This is the third in a three-part series on how the outbreak of COVID-19 affected operations at Weavers Way.
The COVID-19 global pandemic has upended life for all of us — where we work, how we work, and especially the way we shop and interact with members of our community.
According to Weavers Way General Manager Jon Roesser, COVID informs all of the Co-op’s business decisions. “We don’t do anything without taking into account the virus and making sure that everything we’re doing meets public health official guidelines and is common sense in terms of operating an essential business during a pandemic,” he said.
Coronavirus has led to many changes in the Co-op’s three grocery stores and two health and wellness stores: caps on the number of shoppers permitted in a store at one time; the shutdown of hot bars, soup stations and salad bars; increased sanitization of stores: and constant cleaning of shopping carts and baskets.
How many changes are short term and how many are here to stay? For starters, say goodbye to self-serve salad bars.
“We won’t be returning to the days where you can build your own salad,” Roesser said. “Instead, we will have a variety of pre-packaged salads.”
Jax Arnold, front end manager at Weavers Way Ambler, doesn’t think that change will have much of an effect on that location. “Salad sales weren’t huge for us,” they said.
The area where the salad bar was located has been replaced by a stand-alone case that features additional grab-and-go items from the Prepared Foods department, including family-sized entrees and premade school lunches for kids.
“Grab and go has always done well in Ambler, so it’s just expanding that department in a way,” Arnold added.
In Chestnut Hill, the hot bar and salad bar areas are stocked with packaged prepared meals and salads. The store is experimenting with having hot items served by a staff person, and soups are now stored in a hot holding case where the self-serve soup wells were located.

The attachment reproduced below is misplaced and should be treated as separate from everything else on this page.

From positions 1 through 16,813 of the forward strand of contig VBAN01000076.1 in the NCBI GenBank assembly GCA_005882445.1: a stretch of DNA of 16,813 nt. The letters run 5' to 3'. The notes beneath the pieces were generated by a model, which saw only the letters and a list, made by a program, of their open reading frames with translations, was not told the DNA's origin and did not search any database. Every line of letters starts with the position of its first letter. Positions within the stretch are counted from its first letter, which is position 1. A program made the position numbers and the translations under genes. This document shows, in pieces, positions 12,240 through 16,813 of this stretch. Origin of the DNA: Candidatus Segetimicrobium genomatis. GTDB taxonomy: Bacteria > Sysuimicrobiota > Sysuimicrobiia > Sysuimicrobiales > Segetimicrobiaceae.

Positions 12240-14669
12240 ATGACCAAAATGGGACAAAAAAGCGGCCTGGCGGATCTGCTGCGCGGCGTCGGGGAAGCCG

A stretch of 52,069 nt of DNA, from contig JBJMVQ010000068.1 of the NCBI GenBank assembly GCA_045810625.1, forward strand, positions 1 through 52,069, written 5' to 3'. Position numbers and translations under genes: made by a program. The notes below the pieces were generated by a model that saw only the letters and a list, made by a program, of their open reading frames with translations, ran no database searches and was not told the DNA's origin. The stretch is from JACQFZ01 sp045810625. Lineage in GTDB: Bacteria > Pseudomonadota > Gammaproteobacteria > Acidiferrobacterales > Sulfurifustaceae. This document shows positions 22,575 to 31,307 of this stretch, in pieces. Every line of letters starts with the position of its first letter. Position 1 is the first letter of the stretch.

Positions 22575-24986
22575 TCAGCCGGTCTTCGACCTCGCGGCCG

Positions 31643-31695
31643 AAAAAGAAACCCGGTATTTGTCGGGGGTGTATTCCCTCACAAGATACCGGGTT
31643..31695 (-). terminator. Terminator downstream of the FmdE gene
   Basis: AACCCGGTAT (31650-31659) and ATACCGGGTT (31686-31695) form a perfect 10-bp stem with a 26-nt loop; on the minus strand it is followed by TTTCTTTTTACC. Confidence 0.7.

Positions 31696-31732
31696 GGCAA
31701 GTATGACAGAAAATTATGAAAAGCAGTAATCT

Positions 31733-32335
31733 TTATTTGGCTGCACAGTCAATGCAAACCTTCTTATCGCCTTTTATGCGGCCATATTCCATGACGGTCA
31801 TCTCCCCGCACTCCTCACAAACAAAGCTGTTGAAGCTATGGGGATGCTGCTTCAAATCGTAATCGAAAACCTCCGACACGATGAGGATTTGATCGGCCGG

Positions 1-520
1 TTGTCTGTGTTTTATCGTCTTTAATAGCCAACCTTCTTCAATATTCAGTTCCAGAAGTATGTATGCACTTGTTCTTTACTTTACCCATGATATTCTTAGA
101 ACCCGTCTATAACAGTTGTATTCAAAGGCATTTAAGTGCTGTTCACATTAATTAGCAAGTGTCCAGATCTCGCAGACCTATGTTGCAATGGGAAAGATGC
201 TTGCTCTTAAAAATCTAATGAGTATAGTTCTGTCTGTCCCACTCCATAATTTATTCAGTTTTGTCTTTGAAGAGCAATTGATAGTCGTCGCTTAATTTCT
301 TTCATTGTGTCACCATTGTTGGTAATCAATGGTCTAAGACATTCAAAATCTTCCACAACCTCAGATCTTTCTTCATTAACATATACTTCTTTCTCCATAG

Chestnut Hill Assistant Store Manager Valerie Baker said changes forced by the pandemic are also leading to some new options for shoppers. In recent months, the store has made space near the sandwich station for a tray with heat lamps where premade breakfast sandwiches are available.
“This is a great opportunity to replace some items with new items that shoppers have been requesting, such as to-go sides, cut-up fruit salads and maybe even smoothies,” she said. “This has also given us the opportunity to take advantage of our early bird shoppers. I think it is what shoppers are looking for and it will improve sales drastically.”
The Switch to Shopping in Ambler
Sales in Chestnut Hill have been hit hard by the closure of the hot bar, soup station and salad bar, in addition to the decreased amount of foot traffic on Germantown Avenue. Mt. Airy has also seen a decrease in sales since the pandemic hit as shoppers migrated to Ambler.
“I shop in Ambler now mostly because of COVID,” said Dan Harai (a former Mt. Airy shopper). “It’s very tight in the Mt. Airy and Chestnut Hill stores in the best of circumstances. I feel more comfortable here.”
Harai said he loves the Mt. Airy and Chestnut Hill stores and still shops there occasionally. Not so for Bonnie Mettler, who used to shop at those locations but now goes to Ambler.
“Mt. Airy and Chestnut Hill stores are too small,” she said. “The aisles are too close together. I feel more comfortable shopping in Ambler.”
Mettler said she may return to the Mt. Airy and Chestnut Hill stores, but only when the time is right. “Once everyone has the vaccine, all possibilities are open, and I might shop in Mt. Airy and Chestnut Hill again,” she said.
Co-op managers are watching shopper patterns with an eye toward the future. Roesser intends to lift the caps on the numbers of shoppers at some point, but admits he doesn’t know what will happen then. “I don’t know how people will feel post-pandemic shopping in the Mt. Airy store, for example when there’s 30 people in there,” he said.
As it is now, shoppers sometimes wait in lines to shop in Mt. Airy or Chestnut Hill stores. Fall is here and winter is around the corner. No one knows when there will be a vaccine. Co-op managers wonder what will happen when people have to wait in line in the cold or in a snowstorm. What happens if the COVID pandemic continues for many, many more months? How long can the Co-op continue to operate at a loss?
“We’re not going to run out of money,” Roesser said. “If it comes to the point where we are concerned about cash reserves, we may have to increase pricing to continue covering costs like battle pay for staff. We would take whatever corrective action we would have to in order to keep our stores running.”